<link rel="stylesheet" href="//fonts.googleapis.com/css?family=Open+Sans%3A400italic%2C700italic%2C400%2C700">Cotton Archives « Aam JanataSkip to content

1

Recently in Wardha and Yavatmal (Vidarbha, Maharashtra)

Moreshwar Chaudhary was 32; Suraj Bhoyar, 29. On a wintry December 8, last, the two cotton growers consumed Monocrotophous, a commonly used pesticide, distraught by failed crops, falling income and mounting loans.

Moreshwar was uneducated and married; he left a year-old a son and wife in the middle of her second pregnancy. Suraj had a vocational diploma and was a bachelor. They had never met each other. But their short lives ran parallel and ended on the same note. They died within a span of few hours.

In a dingy mortuary of government hospital in Ghatanji town of Yavatmal district, that day, Suraj’s body was being taken in for post-mortem while Moreshwar’s was moved out. It became an unlikely meeting place for the two families joined in grief that stemmed from a common thread: cotton.

Rains came after the crops had failed. And when the abysmal yields began to flock the markets around November, prices had tanked. "This year," Suraj’s elder brother Swapnil says, “There is no crop, no price.”

Vidarbha, a region in Maharashtra notorious for farm suicides, has seen such coincidences before. Except this time they are glaring. As it turns out, the months since their suicides have seen more farmers take their lives in the region. The neighbouring Marathwada, which faces water stress, is also reporting a spurt in farmer suicides. Put together, roughly 400 farmers, mostly young, have taken their lives in past three months in these two regions. And suicides are just one symptom of a deepening crisis. Reports of distress sales of land and cattle have begun. So have migrations of people, who need work.

“This is a negative farm growth year,” says Kishor Tiwari of the Vidarbha Jan-Andolan Samiti (VJAS), a fact borne out by the Maharashtra Economic Survey 2014-15 published on March 17. It says state’s agriculture growth rate was in the negative owing to bad monsoon and failed crops. Barring sugaracane, all other crops have suffered a steep decline in yields ranging from 20-60 per cent. “Vidarbha and Marathwada are like volcanoes,” he says. “That's because the entire rural economy is belted.”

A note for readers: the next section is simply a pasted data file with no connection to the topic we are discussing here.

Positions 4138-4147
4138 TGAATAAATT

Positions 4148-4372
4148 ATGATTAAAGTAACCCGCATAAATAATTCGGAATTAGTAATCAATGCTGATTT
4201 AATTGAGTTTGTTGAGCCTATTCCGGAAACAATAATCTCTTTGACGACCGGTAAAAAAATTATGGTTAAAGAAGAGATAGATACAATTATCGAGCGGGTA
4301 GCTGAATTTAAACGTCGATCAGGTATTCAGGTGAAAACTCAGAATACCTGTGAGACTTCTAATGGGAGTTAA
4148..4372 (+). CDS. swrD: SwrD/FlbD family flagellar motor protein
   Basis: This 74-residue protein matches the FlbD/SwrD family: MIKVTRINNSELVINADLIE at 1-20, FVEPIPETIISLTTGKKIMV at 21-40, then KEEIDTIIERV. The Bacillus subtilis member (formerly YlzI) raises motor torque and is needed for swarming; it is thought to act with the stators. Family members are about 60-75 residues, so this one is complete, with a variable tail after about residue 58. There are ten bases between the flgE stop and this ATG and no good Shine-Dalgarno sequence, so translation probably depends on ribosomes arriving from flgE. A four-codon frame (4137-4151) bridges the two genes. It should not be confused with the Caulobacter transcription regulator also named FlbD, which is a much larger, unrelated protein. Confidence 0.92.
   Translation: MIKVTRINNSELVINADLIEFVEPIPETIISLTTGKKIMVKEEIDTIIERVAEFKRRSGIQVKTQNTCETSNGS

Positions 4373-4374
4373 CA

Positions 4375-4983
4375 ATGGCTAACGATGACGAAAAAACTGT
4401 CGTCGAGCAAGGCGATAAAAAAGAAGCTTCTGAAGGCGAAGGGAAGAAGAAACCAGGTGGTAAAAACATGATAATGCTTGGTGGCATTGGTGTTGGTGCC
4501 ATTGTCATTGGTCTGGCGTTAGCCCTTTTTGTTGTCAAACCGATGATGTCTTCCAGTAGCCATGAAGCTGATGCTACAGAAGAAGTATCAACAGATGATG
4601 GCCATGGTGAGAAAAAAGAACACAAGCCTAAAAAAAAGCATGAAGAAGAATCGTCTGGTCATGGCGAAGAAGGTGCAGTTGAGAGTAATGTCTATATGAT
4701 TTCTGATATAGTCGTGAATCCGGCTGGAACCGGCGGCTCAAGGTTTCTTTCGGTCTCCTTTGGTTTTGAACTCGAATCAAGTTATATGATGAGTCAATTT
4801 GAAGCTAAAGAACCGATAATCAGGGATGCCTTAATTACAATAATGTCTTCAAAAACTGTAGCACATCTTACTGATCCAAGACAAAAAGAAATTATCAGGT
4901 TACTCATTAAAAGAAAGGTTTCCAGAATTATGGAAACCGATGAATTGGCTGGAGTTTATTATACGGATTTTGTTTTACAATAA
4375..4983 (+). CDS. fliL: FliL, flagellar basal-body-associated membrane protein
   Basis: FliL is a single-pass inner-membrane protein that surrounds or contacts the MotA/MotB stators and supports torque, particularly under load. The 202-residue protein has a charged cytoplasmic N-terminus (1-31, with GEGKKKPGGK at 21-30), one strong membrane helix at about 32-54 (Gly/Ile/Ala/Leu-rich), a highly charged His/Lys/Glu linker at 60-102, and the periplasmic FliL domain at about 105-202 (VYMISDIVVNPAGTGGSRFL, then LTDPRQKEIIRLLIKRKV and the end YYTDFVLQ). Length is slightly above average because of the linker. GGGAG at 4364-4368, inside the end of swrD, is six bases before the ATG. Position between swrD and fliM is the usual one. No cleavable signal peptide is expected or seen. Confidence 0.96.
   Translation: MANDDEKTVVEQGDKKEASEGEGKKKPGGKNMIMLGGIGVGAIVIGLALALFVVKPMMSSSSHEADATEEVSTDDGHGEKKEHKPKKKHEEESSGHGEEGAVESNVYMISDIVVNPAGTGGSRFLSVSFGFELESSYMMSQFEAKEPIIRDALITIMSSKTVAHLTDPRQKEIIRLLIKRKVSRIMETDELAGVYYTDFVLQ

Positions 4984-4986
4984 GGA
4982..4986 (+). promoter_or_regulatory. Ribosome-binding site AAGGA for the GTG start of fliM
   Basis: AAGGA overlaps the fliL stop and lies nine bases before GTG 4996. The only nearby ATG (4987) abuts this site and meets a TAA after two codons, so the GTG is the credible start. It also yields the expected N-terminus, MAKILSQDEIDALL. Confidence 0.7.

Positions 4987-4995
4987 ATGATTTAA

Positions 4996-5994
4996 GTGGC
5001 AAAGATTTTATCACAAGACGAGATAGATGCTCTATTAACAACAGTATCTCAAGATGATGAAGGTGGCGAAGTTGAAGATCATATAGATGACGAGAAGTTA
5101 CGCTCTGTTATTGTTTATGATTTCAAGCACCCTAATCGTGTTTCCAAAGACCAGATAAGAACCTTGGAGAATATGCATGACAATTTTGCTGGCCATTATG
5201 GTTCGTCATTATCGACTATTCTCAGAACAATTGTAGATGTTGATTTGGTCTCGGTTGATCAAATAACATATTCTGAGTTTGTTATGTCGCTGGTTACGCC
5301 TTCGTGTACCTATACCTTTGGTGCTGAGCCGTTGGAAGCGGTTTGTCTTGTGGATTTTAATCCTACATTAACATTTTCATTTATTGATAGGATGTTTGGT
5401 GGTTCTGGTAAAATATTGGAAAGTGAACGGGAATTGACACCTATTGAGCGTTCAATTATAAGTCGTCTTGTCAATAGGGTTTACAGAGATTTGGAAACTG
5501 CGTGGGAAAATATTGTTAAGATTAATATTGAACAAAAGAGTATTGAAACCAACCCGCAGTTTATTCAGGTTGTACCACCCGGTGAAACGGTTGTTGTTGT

By an official estimate, about 24,000 or over half of Maharashtra’s villages are facing drought-like conditions, a metaphor for drop in crop yields (indicated by a gauge called anewari) by over 50 per cent. That means roughly 10 million rural households – or two-thirds of the state’s peasantry is in trouble. Most of these are scattered all over the state, but worst affected ones are in Vidarbha and Marathwada.

It’s a deadly cocktail: erratic monsoon, crop failure, falling prices, growing indebtedness. As if this was not enough, a spell of hailstorm that accompanied incessant rains last week irreparably destroyed Rabi crops such as wheat and gram wherever they had been planted and were about to be harvested.

This is the first major test of the BJP governments in the state and Centre. The Fadnavis-government has announced an aid of Rs 2000 crore for drought-hit Maharashtra farmers; the Modi-government matched it with the same amount but details of how the money would be used are still sketchy.

Vijay Jawandhia, farmers’ leader and activist in Wardha, says: “Every year there are climatic aberrations and market volatilities; but the new government hasn’t stepped in to support farmers.” Maharashtra’s aid is paltry, he says. “The Centre hasn’t ensured better prices through market intervention.”

India’s domestic cotton consumption has been stagnant despite a jump in cotton acreage to a record 130 lakh hectares in 2014-15. That coincided with sluggish international prices and global demand.

At the beginning of current cotton cycle in June-2014, the International Cotton Advisory Committee (ICAC), a global think tank, said that with 1.8 million tons of surplus cotton and changes in China’s cotton policy, prices were unlikely to rise to the historic 2012-13 levels. That year a quintal of cotton fetched about Rs 6000 in local markets – perhaps the highest price in a decade or so.

In 2013-14 Moreshwar and Suraj fetched Rs 5000 or more per quintal of cotton and the yields were better (4 quintals per acre). This time the prices are hovering around Rs 3900-4000 and yields are two quintals an acre at best. So for the cotton growers of the region it came like a staggering pay cut.

China curbed its imports this year as it gave a greater incentive to its growers to improve yield and quality, as a result of which Xinjiang, the largest cotton-producing region in that country where the trial subsidy is being implemented, yielded a bigger harvest than last season, an ICAC release said last month. While China imported much of India’s cotton last three seasons, it did not in the 2014-2015 season.